MONTPELIER — The City Council will be asked to review recommendations for a task force to address the issue of homelessness in the Capital City at a meeting at City Hall tonight (Wednesday), at 6:30 p.m.

Last month, the council rejected a call for a “no loitering” ordinance to move the homeless and itinerant population off downtown streets. Instead, the council called for the formation of a task force to address the issues of the homeless and services that could be provided to alleviate their plight.

The issue followed complaints by local landlord David Kelley and other local business owners about sidewalks and business entrances being blocked, aggressive panhandling, cigarette smoke wafting into businesses, public intoxication and drug dealing.

But Kelley’s request for a no loitering ordinance was dismissed by the council as legally unenforceable unless laws were being broken, after consulting with the Montpelier Police Department.

Instead, several local people and city representatives spoke in favor of efforts to support the homeless population and the council agreed to establish a task force to address the conflict in the city.

In a memorandum to the council, City Manager Bill Fraser acknowledged the problems on city streets.

“There is some conflict that exists between merchants, shoppers and those who choose to sit on the sidewalks and ask for money,” said Fraser’s memo. Additionally, there are sanitation concerns, as well as a lack of facilities for people to use.”

However, Fraser noted that while there are homeless people who desire social services and need assistance in navigating social services, there are some in the homeless and itinerant population who had voluntarily chosen to live “a certain lifestyle” outdoors and on city streets and were not seeking assistance.

For those that did seek assistance, Fraser suggested steps the city could take might include providing public restrooms or a social worker in the Police Department. The city could also develop a plan for more homeless shelters, transitional housing or other appropriate services, he added.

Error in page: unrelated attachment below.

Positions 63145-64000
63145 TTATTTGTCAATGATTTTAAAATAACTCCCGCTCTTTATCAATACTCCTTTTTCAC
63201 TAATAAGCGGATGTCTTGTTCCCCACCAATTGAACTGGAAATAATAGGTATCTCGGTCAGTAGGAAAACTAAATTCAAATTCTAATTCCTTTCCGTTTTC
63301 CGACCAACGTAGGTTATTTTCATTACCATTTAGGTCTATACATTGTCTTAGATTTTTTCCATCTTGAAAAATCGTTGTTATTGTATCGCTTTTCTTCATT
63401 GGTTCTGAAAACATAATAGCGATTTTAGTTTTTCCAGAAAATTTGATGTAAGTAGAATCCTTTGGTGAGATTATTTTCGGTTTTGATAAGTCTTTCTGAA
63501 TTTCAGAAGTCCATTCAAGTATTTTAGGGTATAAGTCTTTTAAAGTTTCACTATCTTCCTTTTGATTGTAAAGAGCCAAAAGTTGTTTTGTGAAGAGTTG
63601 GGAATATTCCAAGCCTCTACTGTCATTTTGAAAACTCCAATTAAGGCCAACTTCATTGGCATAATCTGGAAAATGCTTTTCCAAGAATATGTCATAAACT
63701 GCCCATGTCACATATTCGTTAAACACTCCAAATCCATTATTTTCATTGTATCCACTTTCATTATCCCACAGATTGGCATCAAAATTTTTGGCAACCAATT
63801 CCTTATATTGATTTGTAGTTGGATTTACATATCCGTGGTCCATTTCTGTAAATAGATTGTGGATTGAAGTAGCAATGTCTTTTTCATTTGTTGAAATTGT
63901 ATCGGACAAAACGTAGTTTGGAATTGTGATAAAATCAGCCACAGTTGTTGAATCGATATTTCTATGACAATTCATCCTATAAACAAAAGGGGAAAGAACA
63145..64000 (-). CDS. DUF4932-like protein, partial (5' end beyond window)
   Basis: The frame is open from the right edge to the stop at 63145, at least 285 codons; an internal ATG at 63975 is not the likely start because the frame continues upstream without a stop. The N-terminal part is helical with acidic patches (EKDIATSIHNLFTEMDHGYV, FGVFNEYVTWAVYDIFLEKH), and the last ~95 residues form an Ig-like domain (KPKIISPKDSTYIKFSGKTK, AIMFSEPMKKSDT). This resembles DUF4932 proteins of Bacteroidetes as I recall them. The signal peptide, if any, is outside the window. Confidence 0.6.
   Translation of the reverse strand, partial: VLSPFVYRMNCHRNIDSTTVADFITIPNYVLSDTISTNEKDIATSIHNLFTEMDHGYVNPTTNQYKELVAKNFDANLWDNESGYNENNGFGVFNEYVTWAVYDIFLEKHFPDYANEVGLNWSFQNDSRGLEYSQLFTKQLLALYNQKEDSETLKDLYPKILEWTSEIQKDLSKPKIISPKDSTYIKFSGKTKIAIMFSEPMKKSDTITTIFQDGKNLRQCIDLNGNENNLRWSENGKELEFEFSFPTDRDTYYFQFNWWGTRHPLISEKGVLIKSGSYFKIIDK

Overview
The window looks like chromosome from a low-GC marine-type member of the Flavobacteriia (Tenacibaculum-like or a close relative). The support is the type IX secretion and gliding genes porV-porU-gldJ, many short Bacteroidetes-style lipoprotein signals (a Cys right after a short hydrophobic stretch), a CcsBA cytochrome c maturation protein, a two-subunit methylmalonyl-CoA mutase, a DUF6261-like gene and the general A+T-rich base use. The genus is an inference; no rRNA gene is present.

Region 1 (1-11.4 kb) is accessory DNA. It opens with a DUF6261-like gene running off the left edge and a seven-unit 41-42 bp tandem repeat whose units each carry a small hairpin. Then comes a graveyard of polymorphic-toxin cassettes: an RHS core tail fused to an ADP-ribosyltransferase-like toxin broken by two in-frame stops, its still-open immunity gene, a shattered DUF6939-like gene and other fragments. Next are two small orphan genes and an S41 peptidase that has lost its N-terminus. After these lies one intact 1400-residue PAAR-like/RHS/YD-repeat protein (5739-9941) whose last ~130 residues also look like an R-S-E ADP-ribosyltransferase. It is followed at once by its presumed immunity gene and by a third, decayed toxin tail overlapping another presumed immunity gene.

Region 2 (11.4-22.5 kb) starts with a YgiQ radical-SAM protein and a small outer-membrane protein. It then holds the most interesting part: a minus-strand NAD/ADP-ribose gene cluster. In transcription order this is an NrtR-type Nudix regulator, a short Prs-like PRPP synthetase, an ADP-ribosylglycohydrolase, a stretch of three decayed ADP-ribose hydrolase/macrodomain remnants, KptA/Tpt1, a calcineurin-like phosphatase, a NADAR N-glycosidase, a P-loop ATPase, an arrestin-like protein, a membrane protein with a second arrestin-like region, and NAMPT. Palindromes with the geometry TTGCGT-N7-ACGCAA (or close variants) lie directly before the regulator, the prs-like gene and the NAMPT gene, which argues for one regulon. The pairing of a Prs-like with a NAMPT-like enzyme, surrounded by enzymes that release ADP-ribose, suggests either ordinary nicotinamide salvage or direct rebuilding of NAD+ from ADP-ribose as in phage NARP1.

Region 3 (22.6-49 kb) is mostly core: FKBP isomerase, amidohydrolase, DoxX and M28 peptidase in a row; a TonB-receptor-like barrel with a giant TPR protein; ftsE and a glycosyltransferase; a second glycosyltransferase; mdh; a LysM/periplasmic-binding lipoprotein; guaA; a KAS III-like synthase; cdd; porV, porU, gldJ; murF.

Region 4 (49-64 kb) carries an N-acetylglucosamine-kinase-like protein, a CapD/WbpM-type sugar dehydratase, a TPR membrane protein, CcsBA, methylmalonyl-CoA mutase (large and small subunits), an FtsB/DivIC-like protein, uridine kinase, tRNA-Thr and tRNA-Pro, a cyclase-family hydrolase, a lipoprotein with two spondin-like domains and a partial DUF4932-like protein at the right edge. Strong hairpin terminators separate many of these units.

At last month’s council meeting, Montpelier Police Chief Tony Facos said officers routinely hand out A Survivor’s Guide, with contact information for a wide range of services, including referrals to housing programs, published by Washington County Mental Health Services that is widely distributed to the homeless.

Facos said the police are sensitive to the difficulties of the homeless population, could not violate their civil rights and could only make arrests if laws were broken.

In his memo, Fraser noted that the local government and the task force “will not be able to alleviate all root causes of homelessness or vagrancy.”

“Nor will they be able to provide direct services in areas like mental health, domestic violence, substance abuse, poverty and other contributing factors,” Fraser said. “They can, however, consider ways to make such support services more accessible to those who seek it.”

Steps Fraser suggested the council and the city could take included providing temporary restrooms for about $220 a month, or possible permanent installations, and help developing an inventory of available bathrooms, showers and laundry facilities.